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Primary PCI use increasing in Europe but huge gaps remain

Stent for Life: optimising primary percutaneous coronary intervention in Europe

The use of primary percutaneous coronary intervention has improved in the 10 Stent for Life Initiative (SFL) countries but there is still large variation in Europe, reported SFL chair Professor Steen Kristensen today at the ESC Congress. New data launched today shows that the number of primary PCI per million inhabitants per year in the ESC countries ranges from 4 to 769.

Stent for Life is an initiative of the European Association of Percutaneous Cardiovascular Interventions (EAPCI), a registered branch of the European Society of Cardiology, and EuroPCR. It brings together interventional cardiologists, government representatives, industry partners, advocacy groups and patients to ensure that the majority of ST-elevation myocardial infarction (STEMI) patients have equal access to the life saving indication of primary percutaneous coronary intervention (pPCI).

Ten countries are involved in Stent for Life Initiative: Bulgaria, France, Greece, Serbia, Spain, Turkey (all since 2009), Egypt, Italy, Romania (since 2010) and Portugal (2011).

Stent for Life objectives include:

  • Increase the use of pPCI to more than 70% among all STEMI patients
  • Achieve PCI rates of more than 600 per one million inhabitants per year
  • Offer 24/7 service for pPCI procedures at invasive facilities to cover the country STEMI population need.

Professor Kristensen said: “In all 10 countries there have been major improvements in access to primary PCI since the initiation of Stent for Life.”

But preliminary data from an unpublished survey performed during 2010/11 in 33 ESC countries (the 10 SFL countries plus 23 others) shows that large gaps in access to pPCI still exist. The survey reveals that the number of primary PCI per million inhabitants per year ranges from 4 to 769.

“This new data from an EAPCI/ESC survey shows huge variation across Europe in the numbers treated with primary PCI,” said Professor Kristensen. “It also stresses that we need to have good national and European registers to monitor the numbers of patients receiving pPCI and to monitor patient outcomes including mortality rate.”

The survey findings are being presented during a Stent for Life symposium at the ESC Congress on Sunday 26 August, at 8:30am. The first Stent for Life chair, Professor Petr Widimsky (Czech Republic), will also present data showing that primary PCI is not just saving lives but is also cost effective. Other presenters will discuss implementation challenges and successes in the Stent for Life countries.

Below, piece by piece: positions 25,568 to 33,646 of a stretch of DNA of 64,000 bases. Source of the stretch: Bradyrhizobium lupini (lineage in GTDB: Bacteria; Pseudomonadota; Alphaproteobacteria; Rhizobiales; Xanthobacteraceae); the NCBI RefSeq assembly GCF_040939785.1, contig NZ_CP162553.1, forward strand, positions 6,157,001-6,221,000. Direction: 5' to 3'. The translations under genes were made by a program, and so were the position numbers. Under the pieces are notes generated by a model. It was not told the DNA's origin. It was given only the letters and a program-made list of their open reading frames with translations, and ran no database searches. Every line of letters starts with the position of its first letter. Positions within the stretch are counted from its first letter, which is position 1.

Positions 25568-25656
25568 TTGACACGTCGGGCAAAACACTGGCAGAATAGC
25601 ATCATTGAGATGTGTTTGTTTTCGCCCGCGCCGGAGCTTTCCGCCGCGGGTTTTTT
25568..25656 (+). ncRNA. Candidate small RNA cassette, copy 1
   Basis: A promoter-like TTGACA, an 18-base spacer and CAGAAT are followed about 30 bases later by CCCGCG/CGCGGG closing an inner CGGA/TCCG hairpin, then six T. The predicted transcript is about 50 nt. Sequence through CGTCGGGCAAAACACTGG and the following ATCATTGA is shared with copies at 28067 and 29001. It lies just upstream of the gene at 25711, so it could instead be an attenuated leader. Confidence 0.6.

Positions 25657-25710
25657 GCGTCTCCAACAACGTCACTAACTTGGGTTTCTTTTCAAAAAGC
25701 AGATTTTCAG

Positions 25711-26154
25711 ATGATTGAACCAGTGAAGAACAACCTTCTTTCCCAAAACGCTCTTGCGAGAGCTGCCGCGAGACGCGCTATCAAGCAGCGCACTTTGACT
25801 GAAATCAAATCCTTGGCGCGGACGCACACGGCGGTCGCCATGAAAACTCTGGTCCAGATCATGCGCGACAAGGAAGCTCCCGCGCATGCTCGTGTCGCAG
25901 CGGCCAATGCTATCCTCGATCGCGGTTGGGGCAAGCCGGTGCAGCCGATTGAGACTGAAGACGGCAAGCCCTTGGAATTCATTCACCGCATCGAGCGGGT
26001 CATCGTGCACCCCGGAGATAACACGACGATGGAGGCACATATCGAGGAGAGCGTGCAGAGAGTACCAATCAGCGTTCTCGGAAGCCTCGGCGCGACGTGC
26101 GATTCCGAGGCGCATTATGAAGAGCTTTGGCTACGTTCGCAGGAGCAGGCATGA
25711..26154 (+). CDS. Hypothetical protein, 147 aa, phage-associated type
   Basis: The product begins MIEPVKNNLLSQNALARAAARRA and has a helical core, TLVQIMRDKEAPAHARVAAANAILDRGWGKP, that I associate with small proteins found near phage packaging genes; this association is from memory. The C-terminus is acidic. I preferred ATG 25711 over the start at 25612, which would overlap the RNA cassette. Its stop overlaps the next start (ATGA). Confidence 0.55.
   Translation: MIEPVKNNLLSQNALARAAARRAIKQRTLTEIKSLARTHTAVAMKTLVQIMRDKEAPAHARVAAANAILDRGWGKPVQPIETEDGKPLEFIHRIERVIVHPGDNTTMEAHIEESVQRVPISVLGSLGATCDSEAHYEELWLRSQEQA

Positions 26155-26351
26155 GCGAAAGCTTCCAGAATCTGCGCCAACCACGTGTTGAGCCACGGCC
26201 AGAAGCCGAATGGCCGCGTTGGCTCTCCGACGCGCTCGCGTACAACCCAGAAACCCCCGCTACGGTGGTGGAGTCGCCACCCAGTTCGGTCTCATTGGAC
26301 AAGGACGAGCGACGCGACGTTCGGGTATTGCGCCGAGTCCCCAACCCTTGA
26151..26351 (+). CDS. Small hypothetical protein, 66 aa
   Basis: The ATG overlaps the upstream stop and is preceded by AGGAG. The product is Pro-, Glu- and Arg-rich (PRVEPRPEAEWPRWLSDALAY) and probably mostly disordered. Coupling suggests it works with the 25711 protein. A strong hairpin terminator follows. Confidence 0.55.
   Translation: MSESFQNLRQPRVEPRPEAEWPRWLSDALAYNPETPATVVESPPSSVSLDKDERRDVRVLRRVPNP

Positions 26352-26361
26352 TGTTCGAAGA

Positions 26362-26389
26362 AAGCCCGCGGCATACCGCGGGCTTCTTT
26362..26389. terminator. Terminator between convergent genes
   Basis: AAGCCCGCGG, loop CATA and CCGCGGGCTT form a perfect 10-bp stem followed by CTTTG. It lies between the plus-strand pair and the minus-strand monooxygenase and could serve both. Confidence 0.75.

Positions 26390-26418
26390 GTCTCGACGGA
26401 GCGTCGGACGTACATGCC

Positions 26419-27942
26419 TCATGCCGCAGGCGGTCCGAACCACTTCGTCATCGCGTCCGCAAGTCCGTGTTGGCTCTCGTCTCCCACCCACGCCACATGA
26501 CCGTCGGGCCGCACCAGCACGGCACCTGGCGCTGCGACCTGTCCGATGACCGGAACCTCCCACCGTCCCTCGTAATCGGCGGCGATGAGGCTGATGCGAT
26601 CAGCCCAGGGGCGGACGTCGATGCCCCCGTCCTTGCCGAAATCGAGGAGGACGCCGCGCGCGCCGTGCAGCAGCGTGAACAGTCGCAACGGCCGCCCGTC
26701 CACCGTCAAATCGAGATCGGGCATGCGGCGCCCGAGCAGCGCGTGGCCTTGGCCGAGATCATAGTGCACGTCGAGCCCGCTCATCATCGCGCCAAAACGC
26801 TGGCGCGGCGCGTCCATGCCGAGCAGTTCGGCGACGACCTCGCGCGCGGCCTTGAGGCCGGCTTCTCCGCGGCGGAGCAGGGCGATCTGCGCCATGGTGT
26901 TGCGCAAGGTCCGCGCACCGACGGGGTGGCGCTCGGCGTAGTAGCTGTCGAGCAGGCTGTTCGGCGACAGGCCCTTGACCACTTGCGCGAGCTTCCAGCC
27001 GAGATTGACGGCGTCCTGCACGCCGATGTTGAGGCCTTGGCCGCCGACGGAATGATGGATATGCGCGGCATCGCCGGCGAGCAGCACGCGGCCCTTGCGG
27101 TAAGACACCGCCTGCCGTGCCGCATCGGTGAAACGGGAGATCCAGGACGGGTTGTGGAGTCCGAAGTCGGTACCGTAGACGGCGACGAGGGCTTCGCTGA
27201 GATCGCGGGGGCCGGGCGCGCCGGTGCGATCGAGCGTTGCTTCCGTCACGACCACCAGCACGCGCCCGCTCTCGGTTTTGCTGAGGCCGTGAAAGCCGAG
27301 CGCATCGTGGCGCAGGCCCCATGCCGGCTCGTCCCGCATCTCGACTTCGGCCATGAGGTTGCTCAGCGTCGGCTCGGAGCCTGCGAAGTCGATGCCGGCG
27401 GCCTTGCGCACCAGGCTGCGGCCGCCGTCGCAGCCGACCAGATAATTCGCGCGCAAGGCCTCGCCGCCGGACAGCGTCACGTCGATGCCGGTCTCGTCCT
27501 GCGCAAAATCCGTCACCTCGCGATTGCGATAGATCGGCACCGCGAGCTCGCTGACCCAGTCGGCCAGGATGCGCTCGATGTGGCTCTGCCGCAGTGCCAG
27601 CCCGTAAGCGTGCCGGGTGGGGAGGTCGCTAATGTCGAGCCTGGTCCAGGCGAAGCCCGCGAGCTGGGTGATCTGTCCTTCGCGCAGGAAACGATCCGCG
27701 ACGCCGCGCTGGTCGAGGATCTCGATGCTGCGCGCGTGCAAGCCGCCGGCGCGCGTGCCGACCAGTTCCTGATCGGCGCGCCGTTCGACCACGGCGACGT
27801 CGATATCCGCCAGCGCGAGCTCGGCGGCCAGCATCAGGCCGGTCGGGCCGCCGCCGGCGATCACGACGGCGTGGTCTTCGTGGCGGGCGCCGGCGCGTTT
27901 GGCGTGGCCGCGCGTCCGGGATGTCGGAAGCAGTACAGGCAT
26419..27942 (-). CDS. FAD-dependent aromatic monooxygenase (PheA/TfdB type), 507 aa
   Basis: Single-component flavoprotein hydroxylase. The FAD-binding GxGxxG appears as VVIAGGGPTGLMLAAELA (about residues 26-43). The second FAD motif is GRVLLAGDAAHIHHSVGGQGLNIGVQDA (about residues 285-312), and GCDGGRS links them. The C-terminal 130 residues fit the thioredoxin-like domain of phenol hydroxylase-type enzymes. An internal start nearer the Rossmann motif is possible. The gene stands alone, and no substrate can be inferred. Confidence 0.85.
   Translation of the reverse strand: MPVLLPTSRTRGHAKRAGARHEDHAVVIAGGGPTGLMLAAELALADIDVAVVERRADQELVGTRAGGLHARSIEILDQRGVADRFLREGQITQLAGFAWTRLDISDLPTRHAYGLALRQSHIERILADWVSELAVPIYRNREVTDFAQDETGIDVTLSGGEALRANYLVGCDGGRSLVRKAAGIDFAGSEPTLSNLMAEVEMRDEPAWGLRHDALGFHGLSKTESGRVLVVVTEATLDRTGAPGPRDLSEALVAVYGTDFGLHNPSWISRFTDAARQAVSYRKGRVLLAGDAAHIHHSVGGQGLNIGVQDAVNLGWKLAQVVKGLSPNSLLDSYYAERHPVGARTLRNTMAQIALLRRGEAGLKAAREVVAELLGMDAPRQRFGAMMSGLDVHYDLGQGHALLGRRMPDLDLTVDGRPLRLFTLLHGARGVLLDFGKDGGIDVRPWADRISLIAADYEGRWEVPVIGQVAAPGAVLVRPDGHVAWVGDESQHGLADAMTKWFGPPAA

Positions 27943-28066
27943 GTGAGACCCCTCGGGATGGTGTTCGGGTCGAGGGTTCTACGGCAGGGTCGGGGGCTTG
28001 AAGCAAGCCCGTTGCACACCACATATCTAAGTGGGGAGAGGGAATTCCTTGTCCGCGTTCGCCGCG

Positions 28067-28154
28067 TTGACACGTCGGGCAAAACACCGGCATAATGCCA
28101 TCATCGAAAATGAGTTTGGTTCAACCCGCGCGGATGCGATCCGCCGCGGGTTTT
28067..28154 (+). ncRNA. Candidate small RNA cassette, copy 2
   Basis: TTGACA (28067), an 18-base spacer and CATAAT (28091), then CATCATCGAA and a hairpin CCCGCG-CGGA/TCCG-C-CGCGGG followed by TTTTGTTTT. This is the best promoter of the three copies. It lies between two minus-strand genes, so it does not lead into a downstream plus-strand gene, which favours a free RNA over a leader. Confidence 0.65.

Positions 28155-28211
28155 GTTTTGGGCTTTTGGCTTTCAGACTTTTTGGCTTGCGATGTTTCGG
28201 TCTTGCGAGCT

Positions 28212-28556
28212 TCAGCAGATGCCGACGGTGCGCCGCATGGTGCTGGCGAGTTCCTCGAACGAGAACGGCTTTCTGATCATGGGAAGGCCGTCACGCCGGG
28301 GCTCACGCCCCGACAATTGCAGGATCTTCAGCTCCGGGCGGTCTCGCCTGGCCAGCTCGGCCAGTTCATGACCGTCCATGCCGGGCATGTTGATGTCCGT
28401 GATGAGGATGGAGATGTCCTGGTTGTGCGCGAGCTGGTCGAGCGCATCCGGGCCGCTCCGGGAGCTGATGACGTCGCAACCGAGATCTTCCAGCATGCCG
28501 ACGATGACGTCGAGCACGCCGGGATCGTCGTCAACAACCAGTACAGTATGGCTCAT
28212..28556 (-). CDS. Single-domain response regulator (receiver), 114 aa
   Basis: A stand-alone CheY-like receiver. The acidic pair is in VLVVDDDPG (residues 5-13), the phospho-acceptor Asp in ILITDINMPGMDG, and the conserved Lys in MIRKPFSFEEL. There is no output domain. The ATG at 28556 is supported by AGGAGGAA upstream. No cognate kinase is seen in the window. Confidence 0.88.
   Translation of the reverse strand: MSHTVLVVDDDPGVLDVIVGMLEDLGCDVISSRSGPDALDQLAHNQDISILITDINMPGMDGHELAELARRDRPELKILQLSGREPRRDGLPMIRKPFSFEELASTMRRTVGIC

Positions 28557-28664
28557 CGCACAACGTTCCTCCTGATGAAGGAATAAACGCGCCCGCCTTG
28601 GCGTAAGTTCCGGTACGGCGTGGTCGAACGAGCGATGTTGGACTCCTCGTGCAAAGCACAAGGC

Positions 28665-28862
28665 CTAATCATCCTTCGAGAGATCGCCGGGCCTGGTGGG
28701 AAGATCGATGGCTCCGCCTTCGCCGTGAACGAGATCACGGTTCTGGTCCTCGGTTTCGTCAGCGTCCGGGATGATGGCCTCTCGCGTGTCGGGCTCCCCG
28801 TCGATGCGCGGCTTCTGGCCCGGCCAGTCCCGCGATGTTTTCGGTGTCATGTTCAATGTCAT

Examples of achievements on the three Stent for Life objectives and remaining challenges in five Stent for Life countries are below:


Romania joined the Stent for Life initiative in August 2010 and for the first time opened 10 pPCI centers organized in a 24/7 system in 5 regions. The total number of pPCI increased from 1,289 in 2010 to 4,200 in 2011. The percentage of STEMI patients receiving pPCI increased from 25% in 2010 to 50% in 2011.

The rate of pPCI increased from 40 pPCI per million inhabitants in 2009 to 64 per million in 2010 and 210 per million in 2011. The Bucharest region achieved 640 pPCI per million in 2011. In 2012 two new 24/7 pPCI centers were opened and there are 8 new centers planned for the next 3 years (2012-2015).

“The impact on mortality was enormous,” said Dr Dan Deleanu, Country Champion of SFL Romania. “In-hospital mortality decreased from 13.6% to 5.2 % during 2009-2011 period, meaning more than 400 lives saved per year.”

What barriers have you experienced and how have these been overcome?
Dr Deleanu said: “The STEMI network was actually built from scratch. Only three years ago, in Romania, STEMI reperfusion therapy was based only on in-hospital thrombolysis. Actually, from the lack of pPCI labs to the insufficient number of interventional cardiologists, everything represented challenges for us. Support and close collaboration with the Ministry of Health and Emergency Medical Services has been critical in achieving our goals.”

What challenges remain? How do you plan to tackle these?
Dr Deleanu said: “One important challenge is securing the budget for the Stent for Life educational campaign ACT NOW. SAVE A LIFE. In Romania, as our moment zero survey showed, more than half of STEMI patients do not know how to act in case of heart attack. Therefore, we are considering the educational campaign ACT NOW. SAVE A LIFE a critical point in decreasing STEMI mortality. The global economy influences local companies’ spending budgets, so the main funding sources of the entire project are at risk. Under these circumstances, lobby and patient advocacy remains our main weapon.